Mysore was the capital of the erstwhile Mysore State. During the reign of the Wodeyars, a person visiting the Durbar of the King had to wear the traditional Durbar dress, which consisted of white trousers, black long-coat and a turban. The only thing that has survived and continues to be identified with Mysore is the turban. During the reign of the Wodeyars wearing the turban with or without the golden lace around was more or less necessary. The turban was a status symbol. A person's social status and position in the hierarchy of status was judged depending on the type of turban he wore.
Today though the traditional clothing like saree and dhothi is still
used western clothing has become common. Especially among the younger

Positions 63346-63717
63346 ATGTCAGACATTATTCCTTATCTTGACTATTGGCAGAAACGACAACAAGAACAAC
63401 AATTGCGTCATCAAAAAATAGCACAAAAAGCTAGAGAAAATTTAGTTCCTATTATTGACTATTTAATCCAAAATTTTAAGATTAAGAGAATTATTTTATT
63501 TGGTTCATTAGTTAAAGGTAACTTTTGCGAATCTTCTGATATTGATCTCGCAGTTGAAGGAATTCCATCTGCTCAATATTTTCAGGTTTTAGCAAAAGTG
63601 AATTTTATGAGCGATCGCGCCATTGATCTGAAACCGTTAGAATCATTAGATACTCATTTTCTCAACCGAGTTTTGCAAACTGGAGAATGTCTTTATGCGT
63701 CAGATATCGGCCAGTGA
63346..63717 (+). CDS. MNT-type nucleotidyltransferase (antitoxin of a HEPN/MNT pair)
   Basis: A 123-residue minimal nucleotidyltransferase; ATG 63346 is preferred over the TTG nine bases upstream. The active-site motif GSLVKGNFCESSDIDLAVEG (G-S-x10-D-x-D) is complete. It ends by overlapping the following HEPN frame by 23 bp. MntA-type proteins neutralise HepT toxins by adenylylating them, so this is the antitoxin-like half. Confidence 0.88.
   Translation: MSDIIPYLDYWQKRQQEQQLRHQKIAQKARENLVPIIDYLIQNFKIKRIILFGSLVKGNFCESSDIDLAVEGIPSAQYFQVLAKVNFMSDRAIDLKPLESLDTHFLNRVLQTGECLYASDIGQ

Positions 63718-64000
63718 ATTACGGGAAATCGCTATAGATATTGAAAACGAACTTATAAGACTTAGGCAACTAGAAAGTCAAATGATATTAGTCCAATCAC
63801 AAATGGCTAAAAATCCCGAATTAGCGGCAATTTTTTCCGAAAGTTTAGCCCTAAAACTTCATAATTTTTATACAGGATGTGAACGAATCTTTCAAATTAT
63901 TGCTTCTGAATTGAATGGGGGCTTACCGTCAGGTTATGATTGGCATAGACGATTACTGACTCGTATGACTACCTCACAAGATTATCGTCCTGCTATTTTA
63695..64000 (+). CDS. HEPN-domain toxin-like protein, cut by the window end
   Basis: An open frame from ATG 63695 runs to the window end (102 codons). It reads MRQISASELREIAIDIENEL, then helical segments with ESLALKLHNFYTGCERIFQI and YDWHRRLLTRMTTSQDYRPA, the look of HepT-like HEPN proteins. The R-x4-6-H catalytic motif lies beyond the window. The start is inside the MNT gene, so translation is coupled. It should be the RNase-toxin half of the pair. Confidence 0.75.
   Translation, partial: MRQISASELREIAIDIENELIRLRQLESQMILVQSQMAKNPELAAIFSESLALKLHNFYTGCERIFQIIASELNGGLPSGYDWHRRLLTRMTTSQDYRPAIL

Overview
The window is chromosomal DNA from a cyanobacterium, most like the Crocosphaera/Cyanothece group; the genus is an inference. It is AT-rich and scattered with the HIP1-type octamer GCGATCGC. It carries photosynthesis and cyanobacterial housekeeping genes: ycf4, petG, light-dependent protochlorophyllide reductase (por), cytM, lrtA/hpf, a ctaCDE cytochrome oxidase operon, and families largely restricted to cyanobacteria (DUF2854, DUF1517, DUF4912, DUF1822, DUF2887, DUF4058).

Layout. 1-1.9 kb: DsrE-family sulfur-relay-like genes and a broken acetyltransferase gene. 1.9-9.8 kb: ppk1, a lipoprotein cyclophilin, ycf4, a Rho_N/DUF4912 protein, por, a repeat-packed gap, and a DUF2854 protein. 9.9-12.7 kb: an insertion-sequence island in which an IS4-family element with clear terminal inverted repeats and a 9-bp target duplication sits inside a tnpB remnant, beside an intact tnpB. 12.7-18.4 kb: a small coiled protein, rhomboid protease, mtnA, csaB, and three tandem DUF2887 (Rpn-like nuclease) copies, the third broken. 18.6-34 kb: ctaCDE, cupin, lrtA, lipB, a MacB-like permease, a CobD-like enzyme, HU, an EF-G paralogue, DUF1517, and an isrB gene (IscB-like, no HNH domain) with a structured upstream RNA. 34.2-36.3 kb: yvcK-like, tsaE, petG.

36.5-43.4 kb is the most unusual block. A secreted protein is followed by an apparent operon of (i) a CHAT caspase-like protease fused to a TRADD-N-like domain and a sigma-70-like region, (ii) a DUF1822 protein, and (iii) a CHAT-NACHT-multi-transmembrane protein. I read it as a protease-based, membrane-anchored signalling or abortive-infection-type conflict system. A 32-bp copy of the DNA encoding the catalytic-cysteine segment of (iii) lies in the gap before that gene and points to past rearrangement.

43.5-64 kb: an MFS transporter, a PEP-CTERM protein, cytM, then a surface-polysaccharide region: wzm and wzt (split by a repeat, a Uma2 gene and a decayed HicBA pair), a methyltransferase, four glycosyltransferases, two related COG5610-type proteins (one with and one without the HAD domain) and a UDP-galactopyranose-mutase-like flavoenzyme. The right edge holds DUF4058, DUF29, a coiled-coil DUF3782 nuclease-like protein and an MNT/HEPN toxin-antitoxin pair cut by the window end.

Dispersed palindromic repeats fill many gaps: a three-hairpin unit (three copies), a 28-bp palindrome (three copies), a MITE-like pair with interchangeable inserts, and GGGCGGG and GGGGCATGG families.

generation western clothes have become more popular as they are more
convenient and easy to maintain. Traditional attire is used only of
special occasions like festivals, weddings etc. Young men prefer wearing
western trousers to the traditional dhoti though they may use it within
the confines of their homes. Young girls too prefer to wear the
salwar-khameez instead of the traditional langa (long skirt) and dhavani
(half saree). However the older generation continues to wear traditional
clothing namely the saree and dhoti. Mysore is famous for its silks.
Silk sarees continue to be a favourite among women of all generations.
The cost of a Mysore silk saree can vary from a few hundreds to a few
Both men and women use ornaments, though women wear more gold
jewellery. Married men usually wear a gold ring or a simple gold chain
around their neck. Most women wear a nose-ring (moogu-bottu), earrings,
bangles and rings. Nearly all the married Hindu women wear the Mangala
Sutra, which consists of a Tali made of gold strung on a karimani sara
(a chain of black beads).